The album was recorded from 30 May 1968 and 14 October 1968, at a time of great stress; despite the problems inside the band, from what I’ve read, it had more to do with the bands formation of Apple corps and the problems which followed that.

Above: What the cover for A Doll's House would have looked like according to historian Geoffrey Giuliano.

Here’s a quick song by song.

Back in the USSR (Paul)- Parody and homage to the Beach Boys, and Brian Wilson, who Paul heavily admired. Wilson was at this time, suffering from a devastating mental breakdown.

Dear Prudence-written for Mia Farrow’s sister, who attended the meditation sessions in India, but was always in her room meditating, and written to get her to come out. Great bass line by Paul. One of John’s 4 favorite Beatles songs.

Glass onion (John)- Self-reflexive, and deprecating. Note that this album was the first of the Beatles to utilize 8 tracks, and this is perhaps the first on the album that really showcases that. The Walrus was Paul caused and causes all sorts of problems.

Ob-La-Di, ob-la-da (Paul): Some critics have named this as one of the Beatles worst songs citing it as a failed attempt to do a Reggae song. These same critics seem to miss the fact that the song’s lyrics make no sense either. One of the oddest songs on the Clear Channel post 9/11 no play list. John added the intro, when after leaving the session, he (no surprise) hated the song, returned doped up.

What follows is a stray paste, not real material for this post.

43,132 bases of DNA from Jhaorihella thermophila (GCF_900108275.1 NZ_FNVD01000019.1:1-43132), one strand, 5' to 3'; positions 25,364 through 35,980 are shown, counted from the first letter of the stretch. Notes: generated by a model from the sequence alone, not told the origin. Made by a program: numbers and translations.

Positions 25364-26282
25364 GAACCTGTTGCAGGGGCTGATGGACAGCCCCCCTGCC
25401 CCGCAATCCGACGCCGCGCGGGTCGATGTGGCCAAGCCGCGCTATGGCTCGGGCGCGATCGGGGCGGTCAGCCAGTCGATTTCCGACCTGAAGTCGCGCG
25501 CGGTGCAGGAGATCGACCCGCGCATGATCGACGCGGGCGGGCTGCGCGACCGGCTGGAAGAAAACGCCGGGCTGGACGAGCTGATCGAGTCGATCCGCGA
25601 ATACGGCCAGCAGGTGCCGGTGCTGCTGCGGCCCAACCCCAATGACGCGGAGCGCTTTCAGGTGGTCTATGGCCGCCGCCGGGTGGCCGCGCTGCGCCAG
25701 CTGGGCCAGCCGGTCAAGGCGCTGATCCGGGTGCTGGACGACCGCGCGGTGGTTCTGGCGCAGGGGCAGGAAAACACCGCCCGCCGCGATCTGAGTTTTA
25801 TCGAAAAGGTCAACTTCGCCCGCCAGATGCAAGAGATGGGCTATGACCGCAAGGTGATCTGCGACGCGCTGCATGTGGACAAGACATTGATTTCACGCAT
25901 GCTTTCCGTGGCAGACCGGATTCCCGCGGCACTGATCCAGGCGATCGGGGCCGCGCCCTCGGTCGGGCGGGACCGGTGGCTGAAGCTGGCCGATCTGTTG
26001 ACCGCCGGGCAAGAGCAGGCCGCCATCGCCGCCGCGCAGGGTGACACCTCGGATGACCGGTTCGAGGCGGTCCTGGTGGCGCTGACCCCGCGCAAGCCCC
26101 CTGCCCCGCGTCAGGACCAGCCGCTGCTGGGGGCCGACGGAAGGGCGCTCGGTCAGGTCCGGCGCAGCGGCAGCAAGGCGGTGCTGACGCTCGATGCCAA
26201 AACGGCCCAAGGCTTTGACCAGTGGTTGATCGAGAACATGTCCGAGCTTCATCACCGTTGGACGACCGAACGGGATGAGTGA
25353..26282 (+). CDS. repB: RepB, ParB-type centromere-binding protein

Wild Honey Pie (Paul)-Yes, Paul could be druggy too. Has probably the shortest lyrics of any Beatles song, and Paul is the only performer on it.

Bungalow Bill-Excellent acoustic guitar part. Actually based on a real life person who the Beatles met in India. Maureen Starkey and Yoko on backing vocals. Chris Thomas on Melotron.

While My Guitar Gently Weeps (George)- Trying to figure out who played some of the most famous guitar solos in history is a tough task. The solo on Layla was played by Duane Alman, and George played it on Cream’s Badge. And there are some who think that the solo which survives today, is actually George playing. George said that it sounded more like him because they ran it through the ADT to make it sound more “wobbled.” Paul ably holds his own with a rather throaty bass-line. Also, listen to Ringo during the verses.

Happiness is a warm Gun (John)-Paul’s favorite song on the album. Of all the interpretations, I think I’m pretty safe in assuming that this is about heroin.

Martha My Dear (Paul)- Bears resemblance and perhaps inspired by a tune from Friedrich von Flotow’s 19th century opera “Martha.” Patience with this one, it grows on you. The pre-chorus is something. Sounds like the first Wings song.

I’m So Tired-John’s battles with depression don’t get the attention other musicians with the disease receive. But songs like this (the more raw and explicit Yer Blues, or even Help, I mean that’s as explicit as it gets) are truthful and heartfelt without falling into self-pity.

Blackbird-Such a gentle and un-repentantly pretty song played straightly.

Piggies (George) -It’s a bit dated politically, but sonically the music is enchanting as ever. The line "What they need's a damn good whacking," was provided by George’s mother.

Rocky Racooon- first played by Paul for John and Donovan in India. George Martin plays piano.

Don’t Pass me By (Ringo)- It’s funny that Ringo always ended up the naturalist, even though he was the most amiable of the group. Here is another earthy love song. Jack Fallon on fiddle. The song was written as early as 1964.